Question What is the incidence of subjection to violence or perpetration of violence in persons with psychiatric disorders?
Findings In this nationwide cohort study of 250 419 individuals with psychiatric disorders in Sweden, in the decade after the onset of their conditions, fewer than 7% of patients had either been subjected to violence severe enough to require specialist medical treatment or had perpetrated violence.
Meaning Persons with psychiatric disorders were approximately 3 to 4 times more likely than their siblings without psychiatric disorders to be either subjected to violence or to perpetrate violence.
Importance Key outcomes for persons with psychiatric disorders include subjection to violence and perpetration of violence. The occurrence of these outcomes and their associations with psychiatric disorders need to be clarified.
Objective To estimate the associations of a wide range of psychiatric disorders with the risks of subjection to violence and perpetration of violence.
Design, Setting, and Participants A total of 250 419 individuals born between January 1, 1973, and December 31, 1993, were identified to have psychiatric disorders using Swedish nationwide registers. Premorbid subjection to violence was measured since birth. The patients were matched by age and sex to individuals in the general population (n = 2 504 190) and to their full biological siblings without psychiatric disorders (n = 194 788). The start date for the patients and control groups was defined as the discharge date of the first psychiatric episode. The participants were censored either when they migrated, died, experienced the outcome of interest, or reached the end of the study period on December 31, 2013. Data were analyzed from January 15 to September 14, 2019.
Exposures Patients with common psychiatric disorders (eg, schizophrenia, bipolar disorder, depression, and anxiety) were differentiated using a hierarchical approach. Patients with personality disorders and substance use disorders were also included.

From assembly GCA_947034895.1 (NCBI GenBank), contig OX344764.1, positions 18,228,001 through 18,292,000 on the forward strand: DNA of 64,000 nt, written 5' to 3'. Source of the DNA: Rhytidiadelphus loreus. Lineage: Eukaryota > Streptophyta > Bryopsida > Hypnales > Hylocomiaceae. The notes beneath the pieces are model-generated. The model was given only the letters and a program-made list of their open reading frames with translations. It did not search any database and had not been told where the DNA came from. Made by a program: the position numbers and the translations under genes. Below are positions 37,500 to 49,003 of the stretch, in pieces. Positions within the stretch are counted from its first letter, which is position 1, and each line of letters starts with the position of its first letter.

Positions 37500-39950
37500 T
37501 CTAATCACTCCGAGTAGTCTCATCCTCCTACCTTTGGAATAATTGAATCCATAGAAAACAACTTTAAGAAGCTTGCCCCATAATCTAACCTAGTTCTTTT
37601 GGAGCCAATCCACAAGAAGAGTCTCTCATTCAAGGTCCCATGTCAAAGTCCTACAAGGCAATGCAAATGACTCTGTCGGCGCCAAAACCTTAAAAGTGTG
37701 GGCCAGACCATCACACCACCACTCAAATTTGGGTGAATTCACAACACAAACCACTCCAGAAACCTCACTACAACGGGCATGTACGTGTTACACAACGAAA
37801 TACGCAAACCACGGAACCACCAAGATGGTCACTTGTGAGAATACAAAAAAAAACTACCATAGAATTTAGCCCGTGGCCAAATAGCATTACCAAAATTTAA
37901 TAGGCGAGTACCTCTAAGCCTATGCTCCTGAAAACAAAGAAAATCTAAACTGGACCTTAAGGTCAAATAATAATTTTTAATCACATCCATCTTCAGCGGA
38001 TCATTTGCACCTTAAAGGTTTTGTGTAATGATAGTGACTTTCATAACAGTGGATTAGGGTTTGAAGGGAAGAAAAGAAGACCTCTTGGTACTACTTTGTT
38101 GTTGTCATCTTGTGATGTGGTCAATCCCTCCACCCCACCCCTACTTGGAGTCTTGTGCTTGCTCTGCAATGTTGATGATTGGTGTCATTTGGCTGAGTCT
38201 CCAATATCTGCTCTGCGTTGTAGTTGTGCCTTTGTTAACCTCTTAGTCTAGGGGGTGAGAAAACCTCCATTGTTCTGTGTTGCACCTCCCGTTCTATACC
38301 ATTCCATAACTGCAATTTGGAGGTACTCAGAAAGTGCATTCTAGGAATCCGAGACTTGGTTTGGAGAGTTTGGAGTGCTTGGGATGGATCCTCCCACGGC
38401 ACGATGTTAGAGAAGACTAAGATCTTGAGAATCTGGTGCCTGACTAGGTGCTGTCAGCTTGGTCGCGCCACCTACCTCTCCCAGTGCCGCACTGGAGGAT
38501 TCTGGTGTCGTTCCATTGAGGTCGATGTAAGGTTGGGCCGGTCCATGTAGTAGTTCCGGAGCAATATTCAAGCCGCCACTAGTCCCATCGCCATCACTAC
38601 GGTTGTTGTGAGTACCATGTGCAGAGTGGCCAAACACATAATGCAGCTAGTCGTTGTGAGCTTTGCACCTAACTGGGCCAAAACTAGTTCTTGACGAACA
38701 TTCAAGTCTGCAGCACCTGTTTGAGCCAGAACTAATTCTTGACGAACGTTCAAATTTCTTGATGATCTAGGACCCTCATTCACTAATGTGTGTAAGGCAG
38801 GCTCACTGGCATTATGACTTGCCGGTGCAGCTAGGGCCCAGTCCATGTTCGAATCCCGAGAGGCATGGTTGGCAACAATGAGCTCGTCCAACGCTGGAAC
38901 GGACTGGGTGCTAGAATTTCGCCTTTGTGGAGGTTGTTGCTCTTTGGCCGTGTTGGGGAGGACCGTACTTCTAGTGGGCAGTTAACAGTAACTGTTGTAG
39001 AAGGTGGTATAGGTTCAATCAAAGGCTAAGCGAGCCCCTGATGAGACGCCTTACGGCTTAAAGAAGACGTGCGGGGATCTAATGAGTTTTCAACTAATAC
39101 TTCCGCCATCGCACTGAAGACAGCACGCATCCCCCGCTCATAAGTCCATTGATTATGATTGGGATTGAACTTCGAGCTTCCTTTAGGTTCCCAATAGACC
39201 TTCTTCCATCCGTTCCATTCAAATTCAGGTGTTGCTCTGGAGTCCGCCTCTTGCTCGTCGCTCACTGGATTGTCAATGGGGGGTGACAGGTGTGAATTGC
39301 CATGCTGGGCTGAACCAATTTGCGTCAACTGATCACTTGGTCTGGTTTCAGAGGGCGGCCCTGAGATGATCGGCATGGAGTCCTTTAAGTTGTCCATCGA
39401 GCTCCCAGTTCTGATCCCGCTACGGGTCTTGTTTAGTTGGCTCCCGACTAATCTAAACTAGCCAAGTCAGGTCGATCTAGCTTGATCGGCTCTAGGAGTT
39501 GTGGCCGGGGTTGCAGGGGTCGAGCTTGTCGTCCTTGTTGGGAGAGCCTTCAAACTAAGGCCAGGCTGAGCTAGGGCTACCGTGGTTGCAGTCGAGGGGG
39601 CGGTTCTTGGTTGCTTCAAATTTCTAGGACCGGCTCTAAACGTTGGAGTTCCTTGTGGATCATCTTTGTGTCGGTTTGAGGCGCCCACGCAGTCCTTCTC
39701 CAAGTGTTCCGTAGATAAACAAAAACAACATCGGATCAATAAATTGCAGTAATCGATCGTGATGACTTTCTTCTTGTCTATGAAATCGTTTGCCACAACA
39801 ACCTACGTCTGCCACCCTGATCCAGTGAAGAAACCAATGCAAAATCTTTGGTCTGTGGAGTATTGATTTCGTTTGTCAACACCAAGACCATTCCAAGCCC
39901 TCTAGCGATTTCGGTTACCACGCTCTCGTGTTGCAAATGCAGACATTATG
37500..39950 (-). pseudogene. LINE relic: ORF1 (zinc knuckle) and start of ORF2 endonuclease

Main Outcomes and Measures Subjection to violence was defined as an outpatient visit (excluding a primary care visit), inpatient episode, or death associated with any diagnosis of an injury that was purposefully inflicted by other persons. Perpetration of violence was defined as a violent crime conviction. Stratified Cox regression models were fitted to account for the time at risk, a range of sociodemographic factors, a history of violence, and unmeasured familial confounders (via sibling comparisons).
Results Among 250 419 patients (55.4% women), the median (interquartile range) age at first diagnosis ranged from 20.0 (17.4-24.0) years for alcohol use disorder to 23.7 (19.9-28.8) years for anxiety disorder. Compared with 2 504 190 matched individuals without psychiatric disorders from the general population, patients with psychiatric disorders were more likely to be subjected to violence (7.1 [95% CI, 6.9-7.2] vs 1.0 [95% CI, 0.9-1.0] per 1000 person-years) and to perpetrate violence (7.5 [95% CI, 7.4-7.6] vs 0.7 [95% CI, 0.7-0.7] per 1000 person-years). In the fully adjusted models, patients with psychiatric disorders were 3 to 4 times more likely than their siblings without psychiatric disorders to be either subjected to violence (adjusted hazard ratio [aHR], 3.4 [95% CI, 3.2-3.6]) or to perpetrate violence (aHR, 4.2 [95% CI, 3.9-4.4]). Diagnosis with any of the specific disorders was associated with higher rates of violent outcomes, with the sole exception of schizophrenia, which was not associated with the risk of subjection to violence.
Conclusions and Relevance In this study, persons with psychiatric disorders were 3 to 4 times more likely than their siblings without psychiatric disorders to have been subjected to violence or to have perpetrated violence after the onset of their conditions. The risks of both outcomes varied by specific psychiatric diagnosis, history of violence, and familial risks. Clinical interventions may benefit from targeted approaches for the assessment and management of risk of violence in people with psychiatric disorders.
Amir Sariaslan, PhD; Louise Arseneault, PhD; Henrik Larsson, PhD; Paul Lichtenstein, PhD; Seena Fazel, MD
JAMA Psychiatry. 2020;77(4)